Projection is like a beast, I only sprayed once and the scent filled the whole house. also longevity is insane!
Believe me or not I can still smell it after 48 hours!
Yeah, I'm a lazy guy that didn't take a shower for two days but it's quite annoying that I can smell this fragrance after 2 days on my skin!
I think if you spray it on your shirt you should burn it or throw it away to get rid of the smell!
All and All, completely feminine with projection and longevity strong as sun!
The opening notes is where I am getting a reasonable oud note, but soon a fruity cherry-like aroma comes into the foreground. The drydown adds spices, pepper, vetiver and a decent sandalwood base. This. A rich, deep, creamy and intensive scent, very well blended, developing nicely on my skin and displaying good silage and projection. On my skin the longevity is an excellent eight hours. For collier days.
This is my first sample out of the Montale house. I must say this is a beast.
Along with White Aoud, Red Aoud is definetely one of the best Montale's releases. It smells heavenly and it's a masterpiece in my opinion. Oud is not loud/harsh and does not play the main role here. It's sweet and warm, and a true unisex. Sometimes it reminds me of Dior Homme Intense. Thumbs up for this masterpiece.
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I generally love Montale Paris scents... or hate them. Most I have to try several times before I know for sure. Red Aoud opens sweet and a bit spicy, only a trace of oud. While there is no vanilla or chocolate listed, there is a hint of them. Pepper and cinnamon hint also. It smells nice, just not for summer. This is strictly a cold weather fragrance.I wouldn't wear it often, but I would buy a small bottle for occasional use.
05th August, 2012 (last edited: 28th August, 2012)
This opens with a peppery note that sweetens which is quickly followed by a dry biscuit like woods and the soft medicinal oud. After a while I can pick up vetiver and a cherry sweetness at the heart of the frag. This scent does rub me the wrong way and gets a bit sickly.
At first I am surprised by how little aoud I detect; it strikes me as rather gourmandish and sweet with a definite saffron presence. Soon, the aoud comes through in typical medicinal manner, while the sweetness continues. I don’t really get a sense of cumin here, at least not any of its dirtiness. Red Aoud comes across as gourmandish fragrance. I really don’t like it very much at all.
If you have tried Chocolate Greedy, this scent is basically the same chocolate feeling mixed with oud. The chocolate feeling is very addictive and the oud gives it a touch of elegance and distinction. I really like this fragrance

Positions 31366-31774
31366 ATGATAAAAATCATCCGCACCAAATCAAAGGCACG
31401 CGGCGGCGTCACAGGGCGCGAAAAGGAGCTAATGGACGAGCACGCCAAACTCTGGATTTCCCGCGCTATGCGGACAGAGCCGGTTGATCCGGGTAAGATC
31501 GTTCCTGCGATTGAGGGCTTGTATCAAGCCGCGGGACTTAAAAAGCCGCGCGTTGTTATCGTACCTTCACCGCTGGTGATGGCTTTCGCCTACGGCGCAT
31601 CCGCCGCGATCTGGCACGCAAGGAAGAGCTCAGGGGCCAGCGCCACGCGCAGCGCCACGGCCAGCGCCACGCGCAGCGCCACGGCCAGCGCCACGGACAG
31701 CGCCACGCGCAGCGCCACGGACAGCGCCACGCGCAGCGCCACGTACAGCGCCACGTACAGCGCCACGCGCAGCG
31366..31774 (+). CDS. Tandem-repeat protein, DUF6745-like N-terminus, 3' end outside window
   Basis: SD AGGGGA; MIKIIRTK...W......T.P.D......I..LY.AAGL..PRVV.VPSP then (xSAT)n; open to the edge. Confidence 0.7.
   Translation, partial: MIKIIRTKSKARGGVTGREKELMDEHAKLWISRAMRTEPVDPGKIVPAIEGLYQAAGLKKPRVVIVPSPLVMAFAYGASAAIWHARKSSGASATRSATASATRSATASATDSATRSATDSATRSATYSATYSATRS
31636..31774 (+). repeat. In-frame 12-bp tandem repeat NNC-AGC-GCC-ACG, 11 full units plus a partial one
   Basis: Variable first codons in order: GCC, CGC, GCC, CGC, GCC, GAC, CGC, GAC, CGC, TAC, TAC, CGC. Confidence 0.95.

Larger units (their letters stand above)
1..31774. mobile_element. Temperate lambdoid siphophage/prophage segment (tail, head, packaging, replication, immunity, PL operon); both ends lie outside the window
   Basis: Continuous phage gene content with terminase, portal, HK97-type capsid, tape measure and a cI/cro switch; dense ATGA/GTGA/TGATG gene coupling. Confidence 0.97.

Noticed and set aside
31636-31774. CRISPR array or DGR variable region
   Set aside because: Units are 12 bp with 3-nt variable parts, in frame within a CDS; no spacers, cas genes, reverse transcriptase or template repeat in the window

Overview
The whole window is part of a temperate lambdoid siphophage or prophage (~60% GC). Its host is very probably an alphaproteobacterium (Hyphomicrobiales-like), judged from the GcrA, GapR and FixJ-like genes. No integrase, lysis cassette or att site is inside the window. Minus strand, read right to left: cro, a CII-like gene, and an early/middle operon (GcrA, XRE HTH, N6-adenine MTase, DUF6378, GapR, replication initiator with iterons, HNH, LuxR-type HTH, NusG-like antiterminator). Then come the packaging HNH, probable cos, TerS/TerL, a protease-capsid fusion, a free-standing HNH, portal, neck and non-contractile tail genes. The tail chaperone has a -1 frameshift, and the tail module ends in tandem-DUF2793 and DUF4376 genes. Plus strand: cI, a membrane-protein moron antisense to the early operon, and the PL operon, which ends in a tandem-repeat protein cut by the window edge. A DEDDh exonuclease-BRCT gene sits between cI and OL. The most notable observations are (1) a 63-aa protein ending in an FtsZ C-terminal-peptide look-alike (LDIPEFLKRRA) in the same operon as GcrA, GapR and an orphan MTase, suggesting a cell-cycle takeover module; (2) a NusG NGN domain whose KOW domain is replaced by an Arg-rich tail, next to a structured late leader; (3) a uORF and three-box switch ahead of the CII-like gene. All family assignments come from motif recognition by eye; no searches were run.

Red Aoud by Montale - Upon application, an explosion of warm and vibrant, red pepper, coupled with the mustiness of aoud and a lovely, rich, red, fully-bloomed rose, with faint, lemony pixies flitting about, bestir for recognition. This vivacious blend frolics to the middle. Heaps of saffron, with its earthy and dusty floral aspects, tame the adventuresome pepper and rose, aided by a muted, yet biting, anise from the keen cumin, and further assisted by a winsome mysore sandalwood, which imparts its buttery and sweet woodiness. This sensuous melange covorts with the majical aoud, giving rise to hints of an inoffensive powderiness as well as a delicious cocoa, and flows to the awaiting base. Here, in the capable base, as the beautiful rose fades away, the drenched, citrusy greenness of haitian vetiver, empowered by the enabling orris, steps forward to morph the melange aforementioned into a delectable, chocolate drydown. This sexy and potent composition has very good longevity, 10-13 hours, and projection.
i really like aoud and i like other montale's aouds (especially black). but this doesn't even smell aoud-y on me... all i get is some bland sweet powdery scent that stays the same all the time. it reminds me of the 80s lipstick smell.
I can tell that I am supposed to think that this smells good.
Maybe if I were someone else?
Aoud is perhaps not for me.
This reminds me of the sweet, pulpy smell of rotting wood, (which I like, in isolation) but I cannot take the combination of spices and vanilla/cocoa. If this were a dessert, I wouldn't be able to eat it.
I am in agreement that compared to some of the other Montale Aouds this one has a more subdued oud note. It smells like a pastry when it gets on my skin, absolutely delicious. It also has great lasting power. It is quite feminine compared to Black Aoud, but I still find myself wearing it anyways because it smells really great. I'm going to chalk up another positive review for this one!
It's classic Montale but with a twist. Recall that album when your favorite band took its music in a new direction? You recognized the vocals, recognized the signature guitar riffs, but it just sounded different somehow? That's this fragrance.
You get the strong, dark, almost rubbery aoud smell so identified with Montale right off the top. But you also get something quite uncharacteristic: sweetness. It's vanilla, it's honey, it's edible, it's utterly delicious, but it's roasting over a smoldering campfire of aoud. Fascinating. Intoxicating. Unexpected. And very, very good.